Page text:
FIG. 4 represents the generalized machine velocity vector;

FIG. 5 represents sensor data;

FIG. 6 represents timing data;

FIG. 7 is a flowchart showing the highlevel steps performed by the control module during a time epoch;

FIG. 8 is a flowchart showing further details of the prediction step of FIG. 7;

FIG. 9 is a flowchart showing further details of the Kalman filtering step of FIG. 7;

FIG. 10 is a flowchart showing further details of the delay compensation step of FIG. 7; and

FIG. 11 is a flowchart showing further details of the calculation of control signals step of FIG. 7.
DETAILED DESCRIPTION

FIGS. 1A and 1B show a construction machine 102 in accordance with one embodiment of the present invention. FIG. 1A shows a side view of the construction machine 102 and FIG. 1B shows an elevated angular view of the construction machine 102. In the particular embodiment being described, the construction machine 102 is a bulldozer. However, as would be readily apparent to one skilled in the art, the principles of the present invention are applicable to other types of construction machines as well. Construction machine 102 has three satellite antennas 104, 106, 108 that are used to receive signals from Global Navigation Satellite Systems (GNSS). GNSS are well known and used to solve a wide variety of positioning/time related tasks. Two well known such systems are the Global Positioning System (GPS) of the United States and the GLObal NAvigation Satellite System (GLONASS) of Russia. For ease of reference, this description will generally refer to the GPS system, but it is to be understood that the present description is equally applicable to GLONASS, combined GPS+GLONASS, or other GNSS systems.

GPS antennas 104 and 106 are mounted in the longitudinal direction on the roof of the construction machine 102 (either directly or on a specially mounted frame). GPS antenna 108 is mounted on pole 110 connected to the blade 112 of the bulldozer 102. The blade 112 of the bulldozer 102 is controlled by at least one hydraulic cylinder 114. The cylinder(s) are controlled by at least one electronically controlled valve that utilizes an electrically controlled spool. In one particular embodiment, the bulldozer 102 comprises a hydraulic cylinder 114 for lifting the blade 112 and a hydraulic cylinder (not shown) for tilting (i.e., rotating around the longitudinal axis of the bulldozer) the blade 112. The valve that controls the lifting cylinder is referred to as the lifting valve, and the valve that controls the tilting cylinder is referred to as the tilting valve. The configuration of a bulldozer blade and its controlling cylinders is well known in the art and will not be described in further detail herein.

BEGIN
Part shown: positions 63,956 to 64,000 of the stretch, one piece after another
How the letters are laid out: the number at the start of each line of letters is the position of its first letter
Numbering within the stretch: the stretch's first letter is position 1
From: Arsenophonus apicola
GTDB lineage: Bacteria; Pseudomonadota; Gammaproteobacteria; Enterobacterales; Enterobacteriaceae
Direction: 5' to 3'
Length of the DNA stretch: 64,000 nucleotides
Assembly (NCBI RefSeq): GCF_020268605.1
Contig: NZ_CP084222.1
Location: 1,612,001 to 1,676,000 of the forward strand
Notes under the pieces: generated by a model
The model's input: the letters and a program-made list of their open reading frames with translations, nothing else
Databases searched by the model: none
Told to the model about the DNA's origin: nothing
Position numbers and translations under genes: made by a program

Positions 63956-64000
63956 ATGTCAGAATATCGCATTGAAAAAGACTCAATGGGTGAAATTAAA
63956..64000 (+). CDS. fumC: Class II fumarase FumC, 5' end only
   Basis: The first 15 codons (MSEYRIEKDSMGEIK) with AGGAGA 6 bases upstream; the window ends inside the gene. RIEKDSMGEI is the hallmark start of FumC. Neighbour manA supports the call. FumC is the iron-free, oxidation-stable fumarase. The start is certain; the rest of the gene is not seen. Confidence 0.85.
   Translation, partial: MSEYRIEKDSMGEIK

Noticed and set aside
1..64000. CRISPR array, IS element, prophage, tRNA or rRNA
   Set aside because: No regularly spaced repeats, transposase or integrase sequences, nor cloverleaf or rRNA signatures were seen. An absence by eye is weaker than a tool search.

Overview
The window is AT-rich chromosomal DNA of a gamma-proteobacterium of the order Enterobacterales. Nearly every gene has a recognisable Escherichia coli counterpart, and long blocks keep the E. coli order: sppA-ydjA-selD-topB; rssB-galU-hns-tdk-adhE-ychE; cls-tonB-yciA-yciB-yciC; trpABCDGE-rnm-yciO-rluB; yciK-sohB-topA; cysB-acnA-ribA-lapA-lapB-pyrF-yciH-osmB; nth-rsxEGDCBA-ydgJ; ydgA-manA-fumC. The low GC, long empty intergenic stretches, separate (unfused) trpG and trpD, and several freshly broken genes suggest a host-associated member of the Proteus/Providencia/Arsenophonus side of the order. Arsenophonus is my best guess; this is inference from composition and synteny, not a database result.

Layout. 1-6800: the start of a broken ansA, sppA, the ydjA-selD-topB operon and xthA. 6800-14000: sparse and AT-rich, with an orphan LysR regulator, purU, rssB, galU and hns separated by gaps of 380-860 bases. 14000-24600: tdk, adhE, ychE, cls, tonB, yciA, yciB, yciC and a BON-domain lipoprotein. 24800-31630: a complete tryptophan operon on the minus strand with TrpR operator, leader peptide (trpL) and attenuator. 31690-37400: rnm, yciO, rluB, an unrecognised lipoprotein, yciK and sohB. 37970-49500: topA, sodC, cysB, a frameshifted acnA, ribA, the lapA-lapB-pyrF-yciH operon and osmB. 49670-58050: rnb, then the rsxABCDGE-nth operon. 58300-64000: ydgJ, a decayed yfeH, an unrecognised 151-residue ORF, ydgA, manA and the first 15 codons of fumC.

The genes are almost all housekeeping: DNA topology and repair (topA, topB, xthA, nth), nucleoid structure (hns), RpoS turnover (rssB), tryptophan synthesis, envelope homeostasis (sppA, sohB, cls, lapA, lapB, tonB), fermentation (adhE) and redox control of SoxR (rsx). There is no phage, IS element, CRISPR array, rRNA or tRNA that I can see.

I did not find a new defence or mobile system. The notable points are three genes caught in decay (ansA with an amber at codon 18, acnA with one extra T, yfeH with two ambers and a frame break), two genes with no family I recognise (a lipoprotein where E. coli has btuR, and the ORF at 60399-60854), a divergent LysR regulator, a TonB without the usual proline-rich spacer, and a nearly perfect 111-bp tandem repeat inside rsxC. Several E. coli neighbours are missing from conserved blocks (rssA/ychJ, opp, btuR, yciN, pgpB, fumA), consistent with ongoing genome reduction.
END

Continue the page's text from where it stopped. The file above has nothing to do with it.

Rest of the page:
FIG. 2 is a highlevel block diagram of the components of a control system 200 for controlling the bulldozer 102 in accordance with one embodiment of the invention. System 200 contains a liquid gravity reference slope sensor 210 for determining the slope (roll) angle of the bulldozer 102. Other types of slope sensors may also be used. System 200 also contains an inertial measurement unit (IMU) 212. The IMU 212 contains three vibrating ring (or other type) gyroscopes 214 for inertial measurement. In alternate embodiments, the IMU 212 may also contain three accelerometers for inertial measurement. These sensors are advantageously oriented along three Cartesian axes of the coordinate system associated with the bulldozer mainframe (namely longitudinal, transverse and vertical). The IMU 212 also contains an analog to digital converter 215 that reads the gyroscope data at a relatively high frequency (e.g., 200 Hz) and provides the data to a processor 216. The processor 216 averages the gyroscope data and provides the averaged data to the other components as necessary at a lower frequency (e.g., 2040 Hz). Advantageously, the IMU 212 is rigidly mounted to the mainframe of the bulldozer.

System 200 also includes control module 220 that is advantageously mounted to the mainframe of the bulldozer in a manner which protects the unit from vibration. Control module 220 contains a processor 222 for controlling the overall operation of the control module 220. Processor 222 is connected to memory 224 that contains data and program code that define the operation of the processor 222. The steps performed by the control module 220 when executing the program code in memory 224 will be described in further detail below in conjunction with FIGS. 311. It is to be understood that the block diagram of control module 220 is meant to be a highlevel functional diagram, and not a specific description of components necessary to build a control module in accordance with the principles of the present invention. For example, memory 224 may be implemented using various components, including random access memory (RAM), read only memory (ROM), programmable ROM (PROM), electrically erasable PROM (EEPROM), optical media, magnetic media, or any other means for storing data and program code. Further, program code may be stored in one or more memory units, and the program code may be embodied in software, hardware, firmware, or any combination of the aforementioned.